Dr. J on Running
12 Paavo Nurmi Marathon, Hurley, WI, 5:54:4013 August 2011
I flew into Duluth, MN, on Friday afternoon, and battled traffic and road construction on the 114-mile trip east along route 2 towards Iron County. I reached Hurley in time for packet pick-up and pasta dinner. The Paavo featured an anemic expo and a no-frill dinner in the school cafeteria. The packet contained the bib number and a few flyers ¨C the T-shirt must wait until the finish.
The Hurley Inn showed its age and neglect. My room had no fridge, no microwave and no coffee maker. The Sleep Number bed had broken controls. The assist bar in the bath tub was torn from the wall. The door closed only if slammed, which seemed the case all night throughout the inn.
I got up early, ate two slices of raisin bread and a banana, and drank a fresh cup of coffee in the lobby. The vending machines refused to sell me a bottle of water. The weather channel reported 60 degrees and 96 percent humidity. Thunderstorms loomed just south of us. I drove the 2-miles to the finish line, and awaited the shuttle to the start.
monster beats louis vuitton handtaschen thomas sabo bracelet tasche louis vuitton abercrombie outlet fitch abercrombie thomas sabo online louis vuitton handbags abercrombie fitch kaufen louis vuittonThe small shuttle drove a dozen of us to the start line, and we huddled in the cold open country. I met Isabelle from Ithaca, along with a handful of 50 state club members, and we passed the time. The rumor that the Paavo featured fast women came true, judging from shapes and outfits. As 0730 neared, my Timex refused to lock onto satellites. The gun came too soon, and I started the stopwatch without the GPS.
I ran within myself, breathing in for four steps and out for four steps. I reached mile 1 just under 10 minutes ¨C too fast. As mile 2 appeared in the distance, my Timex announced GPS lock, 18 minutes into the run. Timex were to lose lock several times during the run, rendering it into a cumbersome stopwatch. I lost sight of Isabelle at start.
With an unreliable GPS, I walked about half-a-mile at even mile markers. The 5x5 relay runners provided a good distraction and constant change of scenery. Isabelle caught up with me just past 12 miles. She had suffered severe hip pain in the first mile, stopped to stretch, went eventually off course, rejoined the course, and settled into a 10-minute pace. We ran together until the half-way point, which we reached in 2:29. A old guy sat comfortably in a lounge chair in front of an old church, and rang a large 50+ inch Meneely bell as we passed by.
When I resumed running after the 13.1-mile water station, my right foot developed a mind of its own. It became wobbly and floppy, and refused to plant in front me. I lost command and control of my right foot. I was able to walk, but running became all but impossible. I tripped every time I tried to run. I bid Isabelle farewell, and I contemplated my predicament.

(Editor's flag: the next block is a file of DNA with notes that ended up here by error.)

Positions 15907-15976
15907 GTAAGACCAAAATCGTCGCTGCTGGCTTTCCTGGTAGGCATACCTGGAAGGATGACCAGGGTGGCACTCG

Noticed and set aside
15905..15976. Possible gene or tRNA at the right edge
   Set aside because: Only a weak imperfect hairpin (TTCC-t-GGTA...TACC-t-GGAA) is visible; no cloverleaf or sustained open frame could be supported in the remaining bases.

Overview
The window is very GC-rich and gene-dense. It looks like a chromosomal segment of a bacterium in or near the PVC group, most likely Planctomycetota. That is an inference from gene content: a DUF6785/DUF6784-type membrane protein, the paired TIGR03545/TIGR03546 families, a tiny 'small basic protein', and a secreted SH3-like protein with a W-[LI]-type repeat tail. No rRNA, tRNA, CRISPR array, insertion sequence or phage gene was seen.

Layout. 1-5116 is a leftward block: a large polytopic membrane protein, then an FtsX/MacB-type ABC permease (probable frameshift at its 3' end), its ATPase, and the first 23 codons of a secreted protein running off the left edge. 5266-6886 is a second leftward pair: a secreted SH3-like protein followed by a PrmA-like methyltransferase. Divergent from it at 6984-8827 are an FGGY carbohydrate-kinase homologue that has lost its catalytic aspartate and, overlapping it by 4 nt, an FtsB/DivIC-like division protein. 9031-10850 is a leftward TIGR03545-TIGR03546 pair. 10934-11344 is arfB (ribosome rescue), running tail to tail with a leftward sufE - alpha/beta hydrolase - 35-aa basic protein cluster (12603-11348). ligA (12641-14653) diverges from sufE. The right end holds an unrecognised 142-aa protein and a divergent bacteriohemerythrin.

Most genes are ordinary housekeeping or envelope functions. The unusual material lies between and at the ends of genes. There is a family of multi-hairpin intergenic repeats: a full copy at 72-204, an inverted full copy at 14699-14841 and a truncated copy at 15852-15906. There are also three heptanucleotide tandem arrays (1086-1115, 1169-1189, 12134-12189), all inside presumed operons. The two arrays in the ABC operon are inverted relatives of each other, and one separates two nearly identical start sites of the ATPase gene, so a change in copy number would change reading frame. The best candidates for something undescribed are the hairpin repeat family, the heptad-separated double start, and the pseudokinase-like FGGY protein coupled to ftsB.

I took stock of the situation: I felt no pain. I had four Ibuprofens and two Harvest Powerbars in my pockets. The finish line closed at 1400, so I had four hours to walk 13 miles. I decided to go for it. I had never walked 13 miles before, so I had no history and no expectation of how my body would behave.
I reached 15 miles under three hours, and I heard the announcer at the finish line, a mere half-a-mile ahead. Yet the course took us on an 11-mile detour into the country. I attempted repeatedly to resume running, and realized instantly the futility of my attempts. My right foot flopped out of control whenever I tried to run, and refused to plant in front of me or propel me forward. I reached mile 19 in four hours, maintaining a 15-minute walking pace.
The fully-stocked aid stations presented a variety of surprises. Besides water and sports drink, many offered bananas and oranges. Some had sports gel, donuts and apple fritters, Oreo cookies, and ice cream bars. A relay runner held a handful of black cherries, so I took three and enjoyed every byte.
Bob joined me around 19 and questioned the meaning of the verse on the back of my shirt. I explained that the strength to finish the race did not come from within, but from Him. He challenged me and asked if the verse meant that non-believers could not finish. I clarified that the verse said ˇ°I can do all thingsˇ±, not ˇ°Bob could not do anything.ˇ±
A retired fourth amendment attorney in his late sixties, Bob was running his 192nd marathon. Our intellectual discourse moved from religion to international politics to cyberspace. Time and miles passed. Around mile 22, Bob took leave to empty gravel from his shoe. I pressed on.
With three miles to go, the sky became threatening. The sweep bus hovered like a vulture waiting for any sign of faltering to pick us up. I dreaded the thought of lightning closing the course and voiding five hours of sweat. I tried running, and my foot cooperated for about a minute. I made several running attempts, and was able to run farther each time, building up to three minutes.
I crossed the finish line in 5:45:40. I finished 171st, my best marathon finishing place. I ran the first half in 2:29 and walked the second half in 3:16, maintaining a 15-minute walking pace. At the finish line, I picked up a coupon that entitled me to a medal and t-shirt. I enjoyed a cup of Mojakka ¨C Finnish stew ¨C with some bread. I topped it off with a soft-serve ice cream dipped in chocolate from Dairy Queen.
Dr Kamal Jabbour ended up in physical therapy following his Paavo ordeal. Dr. J's RUNNING Column appears in Cyberspace whenever endorphines call.